Getting kids to consume the dreaded vegetable can be a frustrating
task for the concerned parent or grandparent. As you've learned,
however, an inadequate diet can result in uncomfortable symptoms. In
the long term, diets low in vegetable intake may lead to an increased
risk for a variety of cancers. There's no question that vegetables are
our friends - but how's a person to convince the young'uns?
While your older grandchild may have accepted vegetables with little
fuss, every child's tastes are different and may require some creative
adaptation. Luckily, the web offers dozens of tips for incorporating
vegetables into a stubborn child's diet. Many incorporate a healthy
dose of disguise, with vegetables marching incognito from plate to
mouth. Try any or all of the following, and see if they don't make the
wee one a vegetable convert.
1. Disguise, disguise, disguise. Even for adults like myself, sauces
are the stuff that makes the medicine go down. Serve broccoli with
cheese sauce, or chop it up small and add it to every self-respecting
kid's favorite meal, macaroni and cheese. You can also sneak grated
carrot and zucchini into meatloaf and casseroles; add carrots or corn
to chicken noodle soup. Puree carrots, broccoli and peas with tomato
sauce for pasta. Sneak in a generous layer of vegetables between the
crust and the cheese on a pizza.
2. Go for the crunch. Serve raw vegetables with low-fat dip; baby
carrots and broccoli florets are just the right size for little hands.
Better yet, always keep pre-cut carrot and celery sticks in the fridge
for easy access. Most kids prefer the crunch of raw vegetables to
3. Serve all foods separately (e.g. don't mix peas and carrots). Most
kids prefer their vegetables straight so they know what they're
getting. Peas and carrots have one great thing in common, however -
they're colorful, and kids will choose colorful over blah any day.
When preparing their plate, think aesthetically!
4. Let them grow it. In my research, I came across accounts of several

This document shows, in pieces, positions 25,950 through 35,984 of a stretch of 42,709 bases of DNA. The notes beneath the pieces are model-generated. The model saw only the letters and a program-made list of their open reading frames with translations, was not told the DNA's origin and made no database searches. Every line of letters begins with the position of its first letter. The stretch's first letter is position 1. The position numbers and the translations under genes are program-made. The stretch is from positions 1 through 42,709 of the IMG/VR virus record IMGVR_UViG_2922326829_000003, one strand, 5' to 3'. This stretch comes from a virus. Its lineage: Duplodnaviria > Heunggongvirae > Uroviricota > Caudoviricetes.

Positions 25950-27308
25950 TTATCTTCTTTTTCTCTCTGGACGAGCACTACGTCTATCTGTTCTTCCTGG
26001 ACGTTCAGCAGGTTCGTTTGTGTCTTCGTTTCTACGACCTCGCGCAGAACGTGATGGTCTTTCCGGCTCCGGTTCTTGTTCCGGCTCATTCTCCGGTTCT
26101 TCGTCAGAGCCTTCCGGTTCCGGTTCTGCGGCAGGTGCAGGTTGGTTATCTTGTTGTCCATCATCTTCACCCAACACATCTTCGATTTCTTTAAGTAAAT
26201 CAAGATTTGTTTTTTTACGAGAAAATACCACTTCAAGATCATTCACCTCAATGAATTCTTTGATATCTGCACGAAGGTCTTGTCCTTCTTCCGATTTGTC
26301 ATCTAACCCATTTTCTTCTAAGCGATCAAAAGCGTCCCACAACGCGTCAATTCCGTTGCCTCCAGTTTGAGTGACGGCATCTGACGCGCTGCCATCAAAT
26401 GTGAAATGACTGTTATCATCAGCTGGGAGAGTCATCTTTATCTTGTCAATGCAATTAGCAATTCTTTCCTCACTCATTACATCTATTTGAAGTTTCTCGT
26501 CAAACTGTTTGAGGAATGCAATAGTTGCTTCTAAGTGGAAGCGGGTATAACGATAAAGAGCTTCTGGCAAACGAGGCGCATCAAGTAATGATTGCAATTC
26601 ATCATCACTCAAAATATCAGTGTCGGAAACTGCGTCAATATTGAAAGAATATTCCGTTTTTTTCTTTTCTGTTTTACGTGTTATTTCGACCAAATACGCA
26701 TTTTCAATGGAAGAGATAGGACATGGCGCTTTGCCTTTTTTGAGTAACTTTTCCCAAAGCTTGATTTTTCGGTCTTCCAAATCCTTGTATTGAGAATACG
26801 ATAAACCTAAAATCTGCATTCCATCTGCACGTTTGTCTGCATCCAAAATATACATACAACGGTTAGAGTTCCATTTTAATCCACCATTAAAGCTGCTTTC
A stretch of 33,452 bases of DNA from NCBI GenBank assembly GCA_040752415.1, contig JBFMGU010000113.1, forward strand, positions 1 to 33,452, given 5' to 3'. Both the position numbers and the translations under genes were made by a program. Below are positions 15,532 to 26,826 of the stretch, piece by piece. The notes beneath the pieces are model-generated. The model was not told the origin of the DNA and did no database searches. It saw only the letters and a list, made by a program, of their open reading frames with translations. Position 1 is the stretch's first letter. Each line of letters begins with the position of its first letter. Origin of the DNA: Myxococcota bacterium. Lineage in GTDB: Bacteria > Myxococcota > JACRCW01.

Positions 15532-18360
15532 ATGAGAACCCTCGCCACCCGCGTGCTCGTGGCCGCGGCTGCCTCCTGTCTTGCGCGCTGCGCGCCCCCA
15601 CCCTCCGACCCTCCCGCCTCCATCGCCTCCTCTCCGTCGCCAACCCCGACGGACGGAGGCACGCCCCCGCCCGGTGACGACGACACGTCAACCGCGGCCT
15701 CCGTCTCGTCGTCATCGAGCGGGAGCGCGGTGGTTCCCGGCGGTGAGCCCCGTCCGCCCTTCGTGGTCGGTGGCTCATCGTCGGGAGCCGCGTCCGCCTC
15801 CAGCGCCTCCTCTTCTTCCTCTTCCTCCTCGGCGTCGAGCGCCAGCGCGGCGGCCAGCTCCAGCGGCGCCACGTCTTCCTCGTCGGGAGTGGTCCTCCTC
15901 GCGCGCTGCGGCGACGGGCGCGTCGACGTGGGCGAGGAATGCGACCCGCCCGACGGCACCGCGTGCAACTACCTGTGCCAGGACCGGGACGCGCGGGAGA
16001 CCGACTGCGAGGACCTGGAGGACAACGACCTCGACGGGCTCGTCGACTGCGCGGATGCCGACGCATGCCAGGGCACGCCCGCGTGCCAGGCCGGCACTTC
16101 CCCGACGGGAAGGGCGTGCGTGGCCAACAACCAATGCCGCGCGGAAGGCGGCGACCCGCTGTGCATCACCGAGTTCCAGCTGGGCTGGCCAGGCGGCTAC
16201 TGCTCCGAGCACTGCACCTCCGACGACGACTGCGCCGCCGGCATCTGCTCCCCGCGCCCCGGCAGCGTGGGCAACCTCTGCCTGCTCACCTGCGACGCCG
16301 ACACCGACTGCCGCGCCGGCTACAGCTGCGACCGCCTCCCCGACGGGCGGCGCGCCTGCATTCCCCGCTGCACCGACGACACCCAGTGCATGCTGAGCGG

spurned store-bought veggies but gobbled them up when they'd grown
them themselves. With a little grown-up help a child can create a
garden to be proud of.
5. Delegate. Let the kids do some of the prep work, like shelling peas
and husking corn. They'll be more interested in a meal they've helped
to prepare, and they enjoy the simple tactile pleasure of handling
food. They're also eager to be involved in the selection process - ask
for their input at the market or produce section.
6. Try sweeter vegetables like yams and carrots -- they're less scary
to small tastebuds than stronger-tasting veg like cabbage and turnips.
Oven-baked squash is phenomenal - split it in half, spread with butter
and brown sugar and broil till tender.
7. Make it a game -- give the food a funny name or arrange it into
faces or designs.
8. Try canned or frozen -- one three-year old wouldn't eat raw or
cooked vegetables to save her life, but ate frozen peas by the
9. It might seem like common sense, but present the vegetables when
the child is hungry -- even vegetables look good to an empty stomach.
Dr. Marilyn Heins offers the following advice on this subject at
"My suggestions for parents of limited-nutrition-kids: Don't coax,
cajole, bribe, nag, yell, punish or do anything else that takes away
the child's control over his own eating. Don't even sigh deeply or
tell others how awful your child's eating habits are. Back off and
acknowledge that the days of feeding this child are long gone. The
child feeds himself and chooses what to eat.
Grandparents, too, should avoid food fights with either the child or
parents. If the limited-eater is of normal height and weight and
neither the doctor or parents are concerned, relax.
One permissible thing a parent or grandparent can do is show the kid a
food pyramid on a cracker box or in a nutrition book. It says that
everybody should have 3 to 5 servings of vegetables and 2 to 4
servings of fruit every day. Be sure to point out how small a serving
is--a big glass of juice in the morning is 2 servings and a small
apple or banana is one serving."
Here's a recipe you might like to try, from "Tips to Get Children to
Eat Their Vegetables" at
Crisp lettuce leaf
½ peeled banana
1 slice canned pineapple
½ maraschino cherry
Place lettuce on salad plate. Build salad with: Launching pad,
pineapple on lettuce; rocket, banana in center of pineapple slice;
nose cone, cherry placed on top of banana.
Once your granddaughter incorporates more fibre into her diet, the
bulk should take care of the diarrhea issue. However, be sure not to
rush the transition --too-rapid dietary changes can make the diarrhea
worse. If you sneak it in gradually, her body should adjust nicely.
Finally, don't despair -- experts say it make take up to 8
introductions for a child to accept a vegetable.
Great ideas to get grandchildren to eat right
Tips to Get Children to Eat Their Vegetables
Brochure: How to get your children to eat more fruits and vegetables
Veg: get your children to eat vegetables
Clever ways parents get children to eat their vegetables
Family Fun: Coaxing Kids to Eat Fruits and Vegetables
Also check out:
15 ways to get your kids to eat better
Best of luck!